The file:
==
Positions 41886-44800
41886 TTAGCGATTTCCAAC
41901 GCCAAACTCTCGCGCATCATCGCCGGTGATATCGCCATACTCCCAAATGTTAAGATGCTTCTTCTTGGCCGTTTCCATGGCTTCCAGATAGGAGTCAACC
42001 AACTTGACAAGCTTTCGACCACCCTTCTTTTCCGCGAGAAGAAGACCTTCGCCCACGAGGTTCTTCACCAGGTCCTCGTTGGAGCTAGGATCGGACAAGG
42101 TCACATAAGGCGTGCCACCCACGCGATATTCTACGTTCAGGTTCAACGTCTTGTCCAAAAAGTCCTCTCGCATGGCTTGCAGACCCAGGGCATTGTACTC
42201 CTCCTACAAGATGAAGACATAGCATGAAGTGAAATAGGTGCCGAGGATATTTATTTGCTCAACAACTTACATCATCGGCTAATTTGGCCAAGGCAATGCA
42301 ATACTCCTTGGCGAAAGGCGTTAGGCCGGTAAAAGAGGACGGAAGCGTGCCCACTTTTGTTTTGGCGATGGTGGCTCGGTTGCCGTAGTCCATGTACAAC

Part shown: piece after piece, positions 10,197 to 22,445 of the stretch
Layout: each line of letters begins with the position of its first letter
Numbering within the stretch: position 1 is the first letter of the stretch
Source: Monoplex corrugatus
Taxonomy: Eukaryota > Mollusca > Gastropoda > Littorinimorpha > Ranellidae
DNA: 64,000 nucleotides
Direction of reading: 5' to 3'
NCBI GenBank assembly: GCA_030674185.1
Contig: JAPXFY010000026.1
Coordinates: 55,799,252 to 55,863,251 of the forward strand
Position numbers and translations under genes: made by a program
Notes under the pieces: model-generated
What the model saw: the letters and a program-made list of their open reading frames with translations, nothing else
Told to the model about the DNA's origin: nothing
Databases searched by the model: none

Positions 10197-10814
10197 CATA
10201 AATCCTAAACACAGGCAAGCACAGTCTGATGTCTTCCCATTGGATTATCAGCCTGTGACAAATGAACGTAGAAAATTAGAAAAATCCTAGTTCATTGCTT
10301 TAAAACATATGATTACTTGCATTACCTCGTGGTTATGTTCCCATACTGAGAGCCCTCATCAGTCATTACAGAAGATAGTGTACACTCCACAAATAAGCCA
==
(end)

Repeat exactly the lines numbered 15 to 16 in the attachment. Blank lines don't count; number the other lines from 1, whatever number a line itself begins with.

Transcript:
NCBI GenBank assembly: GCA_030674185.1
Contig: JAPXFY010000026.1